Hillary
Has Worshipers, Too



Recently I received an email from a
friend and Hillary Clinton supporter. This post is based on my response.



Dear [],



Thanks for forwarding the Robin
Morgan
piece. I’d already seen it. I understand it
reflects a certain sentiment, one I find so at odds with rational consideration
that I’m surprised you don’t recognize it as a species of the “cult
mania” etc. you deplore when it attaches to a candidate other than
Hillary.



The Clintons have lost me.
Utterly. Yes, they were subjected to outrageous attacks by the right-wing
machine. And now, like the children of abusive parents, they are abusers
themselves. Perhaps understandably, people who rose to protect them when
they were victims have trouble seeing that the victims are now victimizers.



The distortions
and demagoguery
I could dismiss with no more than disgust. Their maneuvering
on Florida and Michigan
, though, is unforgivable. And all, in
the end, for what? When the Clintons have lost the primary election, in
no small measure because of the viciousness and venality of their tactics, will
they then understand they have come to embody the worst of their enemies’
caricatures? That they have become what they profess to abhor?

Certainly Obama has shortcomings
(BTW, here’s an excellent piece — the most thorough and balanced I’ve yet seen
— in the current New Republic on the
candidates’ positions on Iraq
), and yes, people are wildly
enthusiastic about him anyway. The question is, why? Could it be
that as the campaign goes on, Obama is generating increasing excitement in
direct proportion to increasing horror at the thought of the Clintons back in
the White House? If so, it’s possible Obamania is at least as much
attributable to Obama’s strengths as to Hillary’s weaknesses.



Or the whole thing could be a
patriarchal conspiracy to prevent The Woman Who Deserves To Be President from
becoming the living fulfillment of feminist aspirations, as Morgan
suggests. For if we start with the premise that Hillary is unarguably,
substantively magnificent, for what other reasons could one oppose her other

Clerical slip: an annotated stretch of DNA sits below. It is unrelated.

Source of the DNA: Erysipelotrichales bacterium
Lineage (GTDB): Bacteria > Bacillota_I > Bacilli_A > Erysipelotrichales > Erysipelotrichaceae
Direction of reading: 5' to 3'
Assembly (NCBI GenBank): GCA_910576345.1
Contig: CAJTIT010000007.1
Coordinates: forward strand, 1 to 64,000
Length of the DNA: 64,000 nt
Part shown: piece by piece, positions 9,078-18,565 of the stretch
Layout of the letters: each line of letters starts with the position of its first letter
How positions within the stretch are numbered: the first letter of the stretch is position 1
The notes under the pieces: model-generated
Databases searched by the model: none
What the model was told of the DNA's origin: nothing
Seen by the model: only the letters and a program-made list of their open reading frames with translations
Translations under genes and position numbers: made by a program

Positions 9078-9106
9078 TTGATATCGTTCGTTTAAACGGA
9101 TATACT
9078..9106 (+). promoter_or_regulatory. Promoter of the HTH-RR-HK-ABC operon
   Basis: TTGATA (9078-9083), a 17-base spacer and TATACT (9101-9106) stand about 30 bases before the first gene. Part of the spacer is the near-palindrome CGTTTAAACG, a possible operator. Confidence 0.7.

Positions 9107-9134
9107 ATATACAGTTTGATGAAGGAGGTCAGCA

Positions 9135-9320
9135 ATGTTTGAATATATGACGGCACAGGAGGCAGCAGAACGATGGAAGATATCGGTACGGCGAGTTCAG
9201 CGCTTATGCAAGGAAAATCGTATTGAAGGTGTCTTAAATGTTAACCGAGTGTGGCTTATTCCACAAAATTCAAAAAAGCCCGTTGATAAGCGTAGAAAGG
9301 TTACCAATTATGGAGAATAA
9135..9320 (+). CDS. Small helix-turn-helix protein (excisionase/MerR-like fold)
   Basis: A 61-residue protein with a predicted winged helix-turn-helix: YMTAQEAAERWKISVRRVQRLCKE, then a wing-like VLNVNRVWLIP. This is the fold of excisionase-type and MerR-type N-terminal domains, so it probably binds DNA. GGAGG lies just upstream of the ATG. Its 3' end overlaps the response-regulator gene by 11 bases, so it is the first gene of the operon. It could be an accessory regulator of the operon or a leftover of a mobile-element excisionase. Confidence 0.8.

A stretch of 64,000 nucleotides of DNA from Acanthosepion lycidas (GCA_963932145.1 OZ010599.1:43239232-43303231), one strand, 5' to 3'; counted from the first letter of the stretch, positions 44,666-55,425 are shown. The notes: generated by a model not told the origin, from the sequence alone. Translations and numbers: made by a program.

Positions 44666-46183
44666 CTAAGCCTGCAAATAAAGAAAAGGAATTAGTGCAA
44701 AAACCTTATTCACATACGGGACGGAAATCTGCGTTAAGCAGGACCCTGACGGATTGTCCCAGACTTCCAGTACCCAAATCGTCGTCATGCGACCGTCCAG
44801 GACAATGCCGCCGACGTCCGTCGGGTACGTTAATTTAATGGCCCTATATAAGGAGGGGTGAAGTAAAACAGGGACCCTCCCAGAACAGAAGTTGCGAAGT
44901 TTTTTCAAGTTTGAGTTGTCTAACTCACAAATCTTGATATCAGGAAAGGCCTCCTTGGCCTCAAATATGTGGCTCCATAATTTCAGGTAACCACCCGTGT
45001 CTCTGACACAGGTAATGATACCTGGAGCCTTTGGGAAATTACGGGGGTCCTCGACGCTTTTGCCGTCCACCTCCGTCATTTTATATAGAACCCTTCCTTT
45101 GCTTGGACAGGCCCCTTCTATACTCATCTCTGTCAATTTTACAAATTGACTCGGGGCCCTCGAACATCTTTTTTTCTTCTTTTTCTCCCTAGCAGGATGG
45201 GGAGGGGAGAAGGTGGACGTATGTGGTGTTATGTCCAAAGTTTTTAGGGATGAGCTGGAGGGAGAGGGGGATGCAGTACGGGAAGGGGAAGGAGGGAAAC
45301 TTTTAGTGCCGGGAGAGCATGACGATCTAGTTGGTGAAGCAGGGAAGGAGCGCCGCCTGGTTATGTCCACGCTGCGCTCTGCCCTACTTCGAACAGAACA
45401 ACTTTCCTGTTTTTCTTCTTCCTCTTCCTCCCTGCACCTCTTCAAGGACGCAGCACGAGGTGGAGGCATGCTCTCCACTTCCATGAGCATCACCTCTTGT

than her gender? I deplore this viewpoint but I do understand it.
After all, someone who in her heart supports Hillary only because Hillary is a
woman will naturally conclude that someone else could oppose Hillary only for
precisely the same reason.



Speaking of substance: have
you seen this op-ed, “The
Clintons’ Terror Pardons
,” from the February 12 Wall Street
Journal? I checked Hillary’s
website
and haven’t found a response. I would like to know her
side of this important (and seemingly damning) story. And for someone who
has criticized
Obama for his “present” votes
in the Illinois Senate, how
could she fail
to show up last week
for any of the Senate’s votes approving
warrantless surveillance and offering amnesty to telecoms that illegally spied
on Americans
? Obama missed the final and I’m disappointed in
him for that. But Hillary missed them all.



There’s also the question of
electability. Polls
show
a McCain/Hillary race to be about a tie, and a McCain/Obama race
to be an Obama blowout. I can’t understand being so attached to one
primary candidate that I would vote for that candidate even at substantial risk
of losing the general election.



One day — and soon, I hope —
America will have a woman president. That will be an amazing,
inspirational milestone, and not just for America, but for the world.
Whoever she is, I hope she’ll run a more deserving campaign than the Clintons
have.



Best,

Barry